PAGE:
Louie continued to challenge his body and strengthen his willpower when he became a collegiate runner. His coach at USC forbid his athletes from running uphill, including stairs, believing it was bad for the heart. But Louie had spent plenty of time scaling hills on his solo runs, and knew how good it was for his body and his ability to embrace pain. So he did his ownstair workouts outside official practice:
“Every evening I’d climb the Coliseum fence and do the ‘agony run.’ At the top my legs seared with fire, then I’d walk across a row, go down again, and up another staircase. I did that after each normal workout. Here’s why. People say all anyone needs is a positive attitude. It’s nice to have, but a positive attitude has nothing to do with winning. I often had a defeatist attitude before a race. What matters is what you do to your body. Self-esteem can’t win you a race if you’re not in shape.”
Louie’s studied cultivation of toughness put him in good stead for his mile-long races. He was famous for his ability to dig deep and dial up a ferocious kick on the last lap. At the start of his running career, he had often complained to Pete about the pain and exhaustion inherent in that final, minute-long push to the finish line. His brother had then given him a piece of advice that always stuck with Louie: “Isn’t one minute of pain worth a lifetime of glory?”
That was the question running through Louie’s mind during the final for the 5,000 meters at the 1936 Olympics in Berlin. He fell behind the lead runners and stayed there for most of the race. But as he moved into the last lap, he remembered Pete’s advice: “When I felt done-in was the time to exert myself.” Louie kicked it into high gear, and turned in a scorching lap time of 56 seconds, enough for 8th place and to become the first American to hit the tape. His last lap was so memorable, even the Führer himself asked to meet with him after the race to shake Louie’s hand.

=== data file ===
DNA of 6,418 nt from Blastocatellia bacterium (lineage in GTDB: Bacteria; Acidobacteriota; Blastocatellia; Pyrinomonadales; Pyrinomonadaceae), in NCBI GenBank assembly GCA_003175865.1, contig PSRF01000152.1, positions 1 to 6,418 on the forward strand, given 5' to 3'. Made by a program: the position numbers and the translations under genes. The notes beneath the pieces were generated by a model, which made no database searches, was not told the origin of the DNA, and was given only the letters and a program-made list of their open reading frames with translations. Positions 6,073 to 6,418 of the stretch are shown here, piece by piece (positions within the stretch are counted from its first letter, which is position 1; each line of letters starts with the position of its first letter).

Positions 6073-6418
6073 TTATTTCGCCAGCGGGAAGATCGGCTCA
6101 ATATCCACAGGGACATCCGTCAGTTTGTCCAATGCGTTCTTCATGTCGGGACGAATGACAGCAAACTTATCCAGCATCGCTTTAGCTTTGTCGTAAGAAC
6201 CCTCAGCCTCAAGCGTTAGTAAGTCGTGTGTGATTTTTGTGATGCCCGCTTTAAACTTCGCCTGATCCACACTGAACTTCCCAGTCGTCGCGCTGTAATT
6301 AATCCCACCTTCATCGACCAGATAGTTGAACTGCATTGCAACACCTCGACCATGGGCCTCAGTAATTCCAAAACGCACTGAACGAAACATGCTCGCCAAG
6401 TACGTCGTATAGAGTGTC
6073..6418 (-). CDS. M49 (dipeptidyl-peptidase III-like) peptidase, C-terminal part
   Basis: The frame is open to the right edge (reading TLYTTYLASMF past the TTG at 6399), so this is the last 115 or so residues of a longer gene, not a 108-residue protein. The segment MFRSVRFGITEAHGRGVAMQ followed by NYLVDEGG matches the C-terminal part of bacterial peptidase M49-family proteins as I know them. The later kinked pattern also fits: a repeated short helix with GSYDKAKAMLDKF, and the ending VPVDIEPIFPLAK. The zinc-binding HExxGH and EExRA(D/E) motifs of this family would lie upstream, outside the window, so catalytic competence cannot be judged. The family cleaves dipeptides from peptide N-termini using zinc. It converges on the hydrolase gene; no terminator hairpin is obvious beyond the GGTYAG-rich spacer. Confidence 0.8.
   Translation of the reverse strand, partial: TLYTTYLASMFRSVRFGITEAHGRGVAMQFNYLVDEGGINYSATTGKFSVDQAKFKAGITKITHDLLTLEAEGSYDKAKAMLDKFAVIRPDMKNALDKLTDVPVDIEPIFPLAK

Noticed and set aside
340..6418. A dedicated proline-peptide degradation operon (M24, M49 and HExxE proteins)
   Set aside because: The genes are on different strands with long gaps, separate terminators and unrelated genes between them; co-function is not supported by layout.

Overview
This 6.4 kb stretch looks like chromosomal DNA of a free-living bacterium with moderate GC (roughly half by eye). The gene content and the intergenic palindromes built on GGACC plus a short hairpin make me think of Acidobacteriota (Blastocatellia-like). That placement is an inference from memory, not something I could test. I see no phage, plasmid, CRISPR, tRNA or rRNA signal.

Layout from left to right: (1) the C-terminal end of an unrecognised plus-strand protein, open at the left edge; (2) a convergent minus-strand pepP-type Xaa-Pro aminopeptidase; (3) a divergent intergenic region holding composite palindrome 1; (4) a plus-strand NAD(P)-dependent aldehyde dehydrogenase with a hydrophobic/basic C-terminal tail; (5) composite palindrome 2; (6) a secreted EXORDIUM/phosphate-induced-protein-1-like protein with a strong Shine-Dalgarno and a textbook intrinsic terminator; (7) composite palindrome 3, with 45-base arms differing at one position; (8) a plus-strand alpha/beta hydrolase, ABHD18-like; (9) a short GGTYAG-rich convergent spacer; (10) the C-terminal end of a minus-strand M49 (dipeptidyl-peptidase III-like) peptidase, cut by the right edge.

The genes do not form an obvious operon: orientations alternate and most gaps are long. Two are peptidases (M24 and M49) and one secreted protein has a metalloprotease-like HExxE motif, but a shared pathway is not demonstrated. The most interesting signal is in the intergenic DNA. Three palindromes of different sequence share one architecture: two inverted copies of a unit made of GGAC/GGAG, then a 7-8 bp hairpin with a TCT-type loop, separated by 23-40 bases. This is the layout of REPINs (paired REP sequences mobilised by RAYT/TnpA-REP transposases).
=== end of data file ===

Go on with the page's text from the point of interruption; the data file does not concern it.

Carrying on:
Louie demonstrated his toughness in a different way during a NCAA meet in 1938. A group of runners had conspired to sabotage him by roughing him up mid-race. As the competitors raced around the track and jostled for position, the runners blocked Louie in, and the one directly in front of him reached back with his foot and raked his shoes’ razor-sharp spikes across Louie’s shin, creating three gashes a quarter-inch deep and an inch and a half long. When the aggressor did it a second time, the wounds widened and blood began to run down Louie’s leg. He tried to escape the box, but the runner on his flanks threw an elbow into his ribs, causing a hairline fracture. Even with the wind knocked out of him, and his socks filling with blood, Louie remained undaunted. He finally managed to sprint free and cross the finish line ahead of the pack. His would-be saboteurs’ plans had been foiled; not only had Louie won, but he had broken the national collegiate record.
All of these episodes of toughness trained and toughness won might have been just a footnote in yet another athlete’s story, except for how they singularly prepared him for a much more trying contest to come: Louie vs. Death.
When Zamperini emerged from the wreckage of his bomber and pulled himself into a life raft in the middle of the ocean, it was his confidence in his body, his self-discipline, and his ability to withstand pain in the pursuit of a goal that enabled him to maintain his composure. He remembers his initial thoughts as he assessed the dire situation:
“Look, no one wants to crash, but we had. I knew the way to handle it was to take a deep breath, relax, and keep a cool head. Survival was a challenge, and the way to meet it was to be prepared. I’d trained myself to make it. I was in top physical condition.”